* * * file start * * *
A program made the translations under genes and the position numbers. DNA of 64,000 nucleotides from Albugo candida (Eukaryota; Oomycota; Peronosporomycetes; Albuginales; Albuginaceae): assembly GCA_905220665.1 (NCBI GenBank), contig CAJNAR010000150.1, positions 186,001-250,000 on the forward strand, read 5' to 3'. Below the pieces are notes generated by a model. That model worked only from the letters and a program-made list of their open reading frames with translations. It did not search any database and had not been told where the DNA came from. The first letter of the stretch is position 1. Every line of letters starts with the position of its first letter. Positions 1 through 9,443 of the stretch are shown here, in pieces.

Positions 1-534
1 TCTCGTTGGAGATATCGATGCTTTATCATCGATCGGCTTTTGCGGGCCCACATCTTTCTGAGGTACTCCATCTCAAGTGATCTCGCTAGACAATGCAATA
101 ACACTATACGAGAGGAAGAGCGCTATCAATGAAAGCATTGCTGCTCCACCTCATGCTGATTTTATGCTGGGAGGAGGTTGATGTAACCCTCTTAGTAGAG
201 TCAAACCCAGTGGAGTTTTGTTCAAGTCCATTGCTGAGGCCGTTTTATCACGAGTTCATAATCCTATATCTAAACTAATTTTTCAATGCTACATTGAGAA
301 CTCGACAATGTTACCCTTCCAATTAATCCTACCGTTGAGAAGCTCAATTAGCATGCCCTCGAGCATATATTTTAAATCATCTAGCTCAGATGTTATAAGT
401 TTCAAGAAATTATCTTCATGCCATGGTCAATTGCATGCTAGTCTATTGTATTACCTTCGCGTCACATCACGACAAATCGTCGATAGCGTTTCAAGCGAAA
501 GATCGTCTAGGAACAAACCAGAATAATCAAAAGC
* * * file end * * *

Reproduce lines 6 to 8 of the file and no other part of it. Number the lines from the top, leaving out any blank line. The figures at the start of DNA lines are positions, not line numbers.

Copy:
301 CTCGACAATGTTACCCTTCCAATTAATCCTACCGTTGAGAAGCTCAATTAGCATGCCCTCGAGCATATATTTTAAATCATCTAGCTCAGATGTTATAAGT
401 TTCAAGAAATTATCTTCATGCCATGGTCAATTGCATGCTAGTCTATTGTATTACCTTCGCGTCACATCACGACAAATCGTCGATAGCGTTTCAAGCGAAA
501 GATCGTCTAGGAACAAACCAGAATAATCAAAAGC